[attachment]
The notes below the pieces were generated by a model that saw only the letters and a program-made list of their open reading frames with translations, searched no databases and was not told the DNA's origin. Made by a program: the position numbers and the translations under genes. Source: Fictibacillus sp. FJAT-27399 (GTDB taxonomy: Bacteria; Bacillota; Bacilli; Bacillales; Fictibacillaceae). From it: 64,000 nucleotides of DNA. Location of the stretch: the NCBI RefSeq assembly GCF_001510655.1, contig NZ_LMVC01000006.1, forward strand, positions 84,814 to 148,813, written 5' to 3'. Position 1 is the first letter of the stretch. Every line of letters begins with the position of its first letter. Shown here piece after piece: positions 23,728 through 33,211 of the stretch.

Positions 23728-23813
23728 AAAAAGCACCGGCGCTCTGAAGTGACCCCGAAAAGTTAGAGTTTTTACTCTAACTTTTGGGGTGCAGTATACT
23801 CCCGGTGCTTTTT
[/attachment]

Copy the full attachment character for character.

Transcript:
The notes below the pieces were generated by a model that saw only the letters and a program-made list of their open reading frames with translations, searched no databases and was not told the DNA's origin. Made by a program: the position numbers and the translations under genes. Source: Fictibacillus sp. FJAT-27399 (GTDB taxonomy: Bacteria; Bacillota; Bacilli; Bacillales; Fictibacillaceae). From it: 64,000 nucleotides of DNA. Location of the stretch: the NCBI RefSeq assembly GCF_001510655.1, contig NZ_LMVC01000006.1, forward strand, positions 84,814 to 148,813, written 5' to 3'. Position 1 is the first letter of the stretch. Every line of letters begins with the position of its first letter. Shown here piece after piece: positions 23,728 through 33,211 of the stretch.

Positions 23728-23813
23728 AAAAAGCACCGGCGCTCTGAAGTGACCCCGAAAAGTTAGAGTTTTTACTCTAACTTTTGGGGTGCAGTATACT
23801 CCCGGTGCTTTTT